Every year on February 12 (Darwin’s birthday), evolution enthusiasts celebrate Darwin Day with nerdy games, scientific seminars and frivolity. Mark your calendars! And this year, it may be even better, since bills (yes, plural!) have been introduced to the House of Representatives and to the Senate to officially name February 12, 2015 Darwin Day. Follow the links to read more. And from what I know about scientists, if we were to ever achieve a federal holiday for Darwin, I think we’d party harder than New Years, explode more things than Independence Day and drink more coffee than finals week. Dar-win! Dar-win! Dar-win!
Some days I just need a pick me up. While others take to the internet and fine photos of kittens telling them to hang in there, I seek the adorable face of the pangolin.
Also known as the spiny anteater, it is the only mammal wholly covered in scales. They resemble artichokes on legs. Oh and they are beyond adorable.
However, all 8 species of pangolins are endangered because they have one more distinction: the worlds most trafficked mammal. Their meat has become a delicacy in vietnam, which has rapidly wiped out populations of pangolins across South East Asia.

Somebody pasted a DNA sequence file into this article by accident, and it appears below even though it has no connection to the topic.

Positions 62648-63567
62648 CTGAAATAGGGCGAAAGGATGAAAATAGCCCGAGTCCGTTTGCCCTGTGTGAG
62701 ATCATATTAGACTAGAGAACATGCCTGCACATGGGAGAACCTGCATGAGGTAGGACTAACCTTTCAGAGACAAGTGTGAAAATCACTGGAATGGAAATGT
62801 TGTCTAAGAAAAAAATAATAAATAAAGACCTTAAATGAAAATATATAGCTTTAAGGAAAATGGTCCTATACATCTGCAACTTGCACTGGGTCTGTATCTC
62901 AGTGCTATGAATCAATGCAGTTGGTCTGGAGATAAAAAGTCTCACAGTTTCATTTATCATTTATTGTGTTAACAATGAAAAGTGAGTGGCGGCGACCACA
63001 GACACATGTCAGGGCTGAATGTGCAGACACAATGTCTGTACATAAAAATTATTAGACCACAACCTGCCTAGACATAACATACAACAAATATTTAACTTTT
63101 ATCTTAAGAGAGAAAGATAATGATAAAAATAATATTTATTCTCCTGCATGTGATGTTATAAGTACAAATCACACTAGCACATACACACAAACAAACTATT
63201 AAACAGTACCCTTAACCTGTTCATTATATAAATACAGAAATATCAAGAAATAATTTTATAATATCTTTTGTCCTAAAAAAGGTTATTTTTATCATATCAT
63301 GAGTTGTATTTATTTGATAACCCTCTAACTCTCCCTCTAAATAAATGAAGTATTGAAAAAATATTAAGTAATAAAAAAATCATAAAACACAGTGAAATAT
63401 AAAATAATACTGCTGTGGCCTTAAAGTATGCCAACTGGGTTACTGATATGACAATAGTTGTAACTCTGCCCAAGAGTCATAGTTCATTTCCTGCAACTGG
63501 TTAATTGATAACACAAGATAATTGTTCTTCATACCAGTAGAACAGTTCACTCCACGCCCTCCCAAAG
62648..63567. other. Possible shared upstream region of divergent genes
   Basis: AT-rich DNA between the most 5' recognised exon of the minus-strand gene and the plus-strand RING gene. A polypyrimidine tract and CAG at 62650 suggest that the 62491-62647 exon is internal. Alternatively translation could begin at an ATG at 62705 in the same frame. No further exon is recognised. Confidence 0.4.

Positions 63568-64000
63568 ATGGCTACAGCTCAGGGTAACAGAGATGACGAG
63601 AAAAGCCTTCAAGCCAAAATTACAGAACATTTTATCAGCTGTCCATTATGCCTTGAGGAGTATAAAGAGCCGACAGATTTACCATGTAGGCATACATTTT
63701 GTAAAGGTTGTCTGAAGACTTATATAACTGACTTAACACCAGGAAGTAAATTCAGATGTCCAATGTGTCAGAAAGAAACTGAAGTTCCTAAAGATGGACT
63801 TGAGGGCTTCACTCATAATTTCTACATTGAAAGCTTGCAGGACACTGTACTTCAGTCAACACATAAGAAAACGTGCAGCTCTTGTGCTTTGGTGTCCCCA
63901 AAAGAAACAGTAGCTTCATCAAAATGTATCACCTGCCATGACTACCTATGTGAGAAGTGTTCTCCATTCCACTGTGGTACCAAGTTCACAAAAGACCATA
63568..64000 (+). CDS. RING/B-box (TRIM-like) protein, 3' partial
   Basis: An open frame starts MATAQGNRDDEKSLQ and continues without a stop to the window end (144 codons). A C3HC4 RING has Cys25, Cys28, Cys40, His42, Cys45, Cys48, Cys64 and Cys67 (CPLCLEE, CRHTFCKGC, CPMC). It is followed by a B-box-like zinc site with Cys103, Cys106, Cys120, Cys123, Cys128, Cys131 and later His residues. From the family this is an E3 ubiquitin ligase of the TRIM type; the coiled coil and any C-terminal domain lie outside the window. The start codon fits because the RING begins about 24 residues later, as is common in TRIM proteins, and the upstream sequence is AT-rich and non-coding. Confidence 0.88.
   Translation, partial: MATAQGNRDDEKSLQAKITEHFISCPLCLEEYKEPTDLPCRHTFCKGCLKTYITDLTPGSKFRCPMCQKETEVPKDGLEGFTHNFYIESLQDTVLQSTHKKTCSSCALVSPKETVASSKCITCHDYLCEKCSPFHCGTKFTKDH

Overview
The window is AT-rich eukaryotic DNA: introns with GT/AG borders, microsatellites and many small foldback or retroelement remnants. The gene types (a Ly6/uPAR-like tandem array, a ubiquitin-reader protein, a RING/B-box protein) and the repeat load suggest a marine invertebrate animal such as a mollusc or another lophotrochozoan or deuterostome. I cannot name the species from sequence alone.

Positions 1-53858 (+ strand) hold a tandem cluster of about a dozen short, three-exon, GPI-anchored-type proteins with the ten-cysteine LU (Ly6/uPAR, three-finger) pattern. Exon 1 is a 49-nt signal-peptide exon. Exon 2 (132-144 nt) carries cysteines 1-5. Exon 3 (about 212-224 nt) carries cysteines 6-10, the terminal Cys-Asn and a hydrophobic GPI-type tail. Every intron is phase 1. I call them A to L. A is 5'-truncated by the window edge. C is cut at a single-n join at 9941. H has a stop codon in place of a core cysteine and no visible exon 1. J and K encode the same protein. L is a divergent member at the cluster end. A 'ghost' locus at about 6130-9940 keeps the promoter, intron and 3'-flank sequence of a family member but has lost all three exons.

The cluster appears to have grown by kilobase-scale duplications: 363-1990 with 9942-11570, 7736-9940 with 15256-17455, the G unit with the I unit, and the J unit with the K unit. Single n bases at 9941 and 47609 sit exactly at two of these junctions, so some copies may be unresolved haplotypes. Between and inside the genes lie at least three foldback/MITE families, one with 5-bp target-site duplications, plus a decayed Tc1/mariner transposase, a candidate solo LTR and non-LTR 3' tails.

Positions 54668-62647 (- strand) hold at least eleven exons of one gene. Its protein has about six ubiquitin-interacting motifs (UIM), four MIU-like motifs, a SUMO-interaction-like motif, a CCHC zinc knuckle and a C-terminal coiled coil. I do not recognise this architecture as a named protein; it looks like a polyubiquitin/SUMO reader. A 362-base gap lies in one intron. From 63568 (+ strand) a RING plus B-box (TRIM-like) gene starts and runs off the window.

Read about their plight over at BBC, and for a little Friday pick me up, enjoy these lovely photos of my favorite mammal.
Morphological convergence is one of the most striking patterns in evolution. Just among mammals there are spectacular and bizarre examples of distantly related species that share surprisingly similar adaptations. I bet you’ve heard of saber-toothed cats. But what about marsupial saber-toothed cats? Raccoons are surely familiar, but have you heard of raccoon dogs? Or the earless, eyeless oddity that is the golden mole, which somehow looks almost exactly like the equally earless and eyeless notoryctid marsupial mole? My favorite, though, might be the lesser hedgehog tenrec from Madagascar, which bears the same tiny coat of spiked armor as the common hedgehog but is more closely related to an elephant.
Skull from the marsupial saber-toothed “cat” Thylacosmilus.
Skull from a placental saber-toothed cat Smilodon.
Until recently, most scientists studying evolutionary convergence have focused on the converged phenotype (external appearance), but with the arrival of ever-cheaper DNA sequencing technologies, scientists can efficiently study patterns of convergent genotypes across thousands of genes in species that appear to have converged at the phenotypic level.
Now, I know dancing sharks are the preferred marine species of the moment, but allow me to reignite your interest in some other denizens of the sea. Last month, a team of researchers published a study in Nature examining how genes in three marine mammal lineages might have converged independently on the same solution to the very hard physiological problem of living in the ocean after millions of years evolving on land (Foote et al. 2015). Their results are hardly conclusive but do illustrate a compelling new way to think about and study convergence now that genomes are getting so cheap to produce.
Katy Perry and her dancing sharks at the 2015 Super Bowl